ALGIERS -- Thousands of miles from the Persian Gulf, Algeria, Morocco and Tunisia wait uneasily for a war over Kuwait that diplomats, government officials and observers fear risks destabilizing North Africa's already fragile economic, social and political fabric.
So, too, do European states on the Mediterranean's northern shore, fearful that war in the gulf will provoke upheaval in Moslem North Africa that will spill over into Europe. The prospect of hundreds of thousands of North African "boat people" landing on Europe's southern shores to escape turmoil at home has for years animated domestic politics in France.
Arab and European officials fear war could radicalize North African society, transform or sweep away present moderate regimes, compromise budding experiments with democracy and jeopardize badly needed Western investment and financial aid.
Any war-caused regional upheaval would feed less on support for Saddam Hussein, officials said, than on accumulated resentment against the West -- especially the United States -- for supporting Israel in thwarting Palestinian demands for a state in the occupied territories.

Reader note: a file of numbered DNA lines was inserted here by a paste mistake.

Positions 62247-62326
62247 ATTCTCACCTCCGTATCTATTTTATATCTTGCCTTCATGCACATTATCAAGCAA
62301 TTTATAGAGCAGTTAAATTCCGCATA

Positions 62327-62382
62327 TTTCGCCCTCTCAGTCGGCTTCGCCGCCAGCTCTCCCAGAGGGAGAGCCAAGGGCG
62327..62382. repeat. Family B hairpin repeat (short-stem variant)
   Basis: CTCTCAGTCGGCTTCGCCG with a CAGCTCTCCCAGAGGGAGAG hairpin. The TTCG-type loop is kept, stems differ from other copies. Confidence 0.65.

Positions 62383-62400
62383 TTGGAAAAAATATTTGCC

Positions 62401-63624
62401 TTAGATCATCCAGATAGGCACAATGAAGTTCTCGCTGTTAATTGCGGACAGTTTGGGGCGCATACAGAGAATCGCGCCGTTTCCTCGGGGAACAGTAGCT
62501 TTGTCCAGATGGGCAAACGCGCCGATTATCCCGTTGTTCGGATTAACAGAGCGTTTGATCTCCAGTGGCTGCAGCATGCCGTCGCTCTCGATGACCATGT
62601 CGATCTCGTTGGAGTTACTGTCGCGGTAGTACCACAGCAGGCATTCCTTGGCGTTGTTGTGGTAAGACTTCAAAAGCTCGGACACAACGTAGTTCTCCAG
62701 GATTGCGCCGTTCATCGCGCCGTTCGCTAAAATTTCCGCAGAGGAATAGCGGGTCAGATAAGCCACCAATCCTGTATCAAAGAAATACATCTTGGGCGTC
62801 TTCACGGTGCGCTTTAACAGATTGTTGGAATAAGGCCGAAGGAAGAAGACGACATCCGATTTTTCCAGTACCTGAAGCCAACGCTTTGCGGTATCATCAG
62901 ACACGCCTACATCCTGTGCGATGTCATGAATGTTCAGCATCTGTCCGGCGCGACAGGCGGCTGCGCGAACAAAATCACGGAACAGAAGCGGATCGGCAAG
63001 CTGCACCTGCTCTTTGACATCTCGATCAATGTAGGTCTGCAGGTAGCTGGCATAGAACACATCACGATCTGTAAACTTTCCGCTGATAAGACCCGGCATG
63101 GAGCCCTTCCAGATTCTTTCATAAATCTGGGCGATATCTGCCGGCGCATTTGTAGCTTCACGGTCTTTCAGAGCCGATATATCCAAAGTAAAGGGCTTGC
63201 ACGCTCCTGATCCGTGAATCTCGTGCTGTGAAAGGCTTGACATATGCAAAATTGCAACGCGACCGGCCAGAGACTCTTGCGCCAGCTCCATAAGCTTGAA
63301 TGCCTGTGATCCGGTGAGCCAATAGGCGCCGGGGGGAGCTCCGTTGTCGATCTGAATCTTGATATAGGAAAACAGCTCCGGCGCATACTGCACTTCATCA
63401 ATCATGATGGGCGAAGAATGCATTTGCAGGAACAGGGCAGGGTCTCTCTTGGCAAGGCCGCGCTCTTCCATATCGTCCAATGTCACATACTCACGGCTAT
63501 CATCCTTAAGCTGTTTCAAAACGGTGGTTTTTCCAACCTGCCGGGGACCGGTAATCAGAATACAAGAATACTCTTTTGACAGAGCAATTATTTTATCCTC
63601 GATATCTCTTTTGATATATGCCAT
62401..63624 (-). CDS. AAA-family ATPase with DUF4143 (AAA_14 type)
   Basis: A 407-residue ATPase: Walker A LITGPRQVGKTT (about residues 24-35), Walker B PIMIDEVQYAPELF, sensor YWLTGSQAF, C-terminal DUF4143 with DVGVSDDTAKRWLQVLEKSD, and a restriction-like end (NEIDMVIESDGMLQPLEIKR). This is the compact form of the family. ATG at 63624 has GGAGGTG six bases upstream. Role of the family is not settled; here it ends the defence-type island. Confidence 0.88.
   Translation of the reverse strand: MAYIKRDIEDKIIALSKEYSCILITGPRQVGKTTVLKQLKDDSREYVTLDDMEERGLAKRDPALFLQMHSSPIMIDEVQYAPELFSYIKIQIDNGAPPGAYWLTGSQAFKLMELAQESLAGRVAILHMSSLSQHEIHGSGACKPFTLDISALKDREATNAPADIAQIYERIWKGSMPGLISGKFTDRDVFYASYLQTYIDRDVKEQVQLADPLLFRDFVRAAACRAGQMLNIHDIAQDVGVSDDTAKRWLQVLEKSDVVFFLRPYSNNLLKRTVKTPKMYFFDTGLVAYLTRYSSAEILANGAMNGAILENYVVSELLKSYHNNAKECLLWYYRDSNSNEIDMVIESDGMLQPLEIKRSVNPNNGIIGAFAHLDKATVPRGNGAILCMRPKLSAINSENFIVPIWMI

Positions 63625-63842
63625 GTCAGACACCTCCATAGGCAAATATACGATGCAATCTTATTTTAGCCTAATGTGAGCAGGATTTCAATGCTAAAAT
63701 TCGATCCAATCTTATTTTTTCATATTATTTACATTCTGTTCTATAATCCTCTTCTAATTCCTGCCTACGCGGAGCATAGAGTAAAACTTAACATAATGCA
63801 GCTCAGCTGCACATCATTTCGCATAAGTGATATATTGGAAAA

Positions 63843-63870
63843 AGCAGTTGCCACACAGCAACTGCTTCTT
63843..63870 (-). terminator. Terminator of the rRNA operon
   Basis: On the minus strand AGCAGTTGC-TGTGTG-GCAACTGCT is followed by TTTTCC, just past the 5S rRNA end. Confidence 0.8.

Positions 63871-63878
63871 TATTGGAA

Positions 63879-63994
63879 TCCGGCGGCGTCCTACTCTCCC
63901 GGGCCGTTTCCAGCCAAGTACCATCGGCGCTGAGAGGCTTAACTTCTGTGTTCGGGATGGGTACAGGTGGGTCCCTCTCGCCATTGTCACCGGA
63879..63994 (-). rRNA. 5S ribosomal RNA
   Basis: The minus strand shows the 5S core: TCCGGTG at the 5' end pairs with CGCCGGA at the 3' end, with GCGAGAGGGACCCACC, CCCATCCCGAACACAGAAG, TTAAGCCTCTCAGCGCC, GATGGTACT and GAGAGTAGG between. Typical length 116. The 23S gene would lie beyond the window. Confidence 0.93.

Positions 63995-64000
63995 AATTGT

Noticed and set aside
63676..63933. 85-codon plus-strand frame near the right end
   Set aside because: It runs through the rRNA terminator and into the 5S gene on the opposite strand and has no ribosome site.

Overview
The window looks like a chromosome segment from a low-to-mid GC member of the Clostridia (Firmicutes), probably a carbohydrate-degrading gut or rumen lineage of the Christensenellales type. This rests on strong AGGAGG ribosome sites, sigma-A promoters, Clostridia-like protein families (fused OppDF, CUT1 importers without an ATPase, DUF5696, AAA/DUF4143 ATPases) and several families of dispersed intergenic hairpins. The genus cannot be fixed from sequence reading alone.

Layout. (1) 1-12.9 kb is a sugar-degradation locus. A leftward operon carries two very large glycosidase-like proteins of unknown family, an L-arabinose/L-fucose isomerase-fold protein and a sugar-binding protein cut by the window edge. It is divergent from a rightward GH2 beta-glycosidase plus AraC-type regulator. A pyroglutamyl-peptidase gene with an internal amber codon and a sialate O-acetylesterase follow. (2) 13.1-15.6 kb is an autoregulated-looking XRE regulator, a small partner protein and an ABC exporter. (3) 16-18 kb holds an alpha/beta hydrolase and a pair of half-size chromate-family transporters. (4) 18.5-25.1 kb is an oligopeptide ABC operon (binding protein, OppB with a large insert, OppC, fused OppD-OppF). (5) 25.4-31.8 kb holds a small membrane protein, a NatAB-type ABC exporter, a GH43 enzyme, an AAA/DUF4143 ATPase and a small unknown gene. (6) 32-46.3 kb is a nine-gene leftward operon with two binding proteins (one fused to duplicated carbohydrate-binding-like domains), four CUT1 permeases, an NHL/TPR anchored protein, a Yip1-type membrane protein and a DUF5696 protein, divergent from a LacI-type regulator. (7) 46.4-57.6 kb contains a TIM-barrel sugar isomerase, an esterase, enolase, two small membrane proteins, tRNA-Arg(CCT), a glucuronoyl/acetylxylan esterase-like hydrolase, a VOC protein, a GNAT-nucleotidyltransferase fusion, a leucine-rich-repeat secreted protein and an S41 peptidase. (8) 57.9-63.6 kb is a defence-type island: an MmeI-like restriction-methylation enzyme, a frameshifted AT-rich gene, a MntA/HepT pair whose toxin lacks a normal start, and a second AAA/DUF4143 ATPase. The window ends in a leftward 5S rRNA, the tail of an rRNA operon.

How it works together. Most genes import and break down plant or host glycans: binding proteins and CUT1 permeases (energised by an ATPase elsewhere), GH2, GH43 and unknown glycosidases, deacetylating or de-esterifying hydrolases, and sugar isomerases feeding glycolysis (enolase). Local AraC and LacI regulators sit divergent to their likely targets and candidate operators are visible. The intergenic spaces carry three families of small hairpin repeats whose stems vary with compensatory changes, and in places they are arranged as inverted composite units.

In recent weeks violent events in all three North African countries have heightened fears of instability.
In Morocco, December riots by largely unemployed young men appeared to be a message to King Hassan II that the precarious political balance he has fashioned for three decades is fraying.
In Tunisia since the gulf crisis began, the government has arrested more than 450 Islamic fundamentalists, suspended eight publications and declared itself the victim of a subversive fundamentalist terrorist plot.
Algeria appears even more open to continued violent turmoil now that its ruling National Liberation Front's 29-year monopoly on power has effectively ended.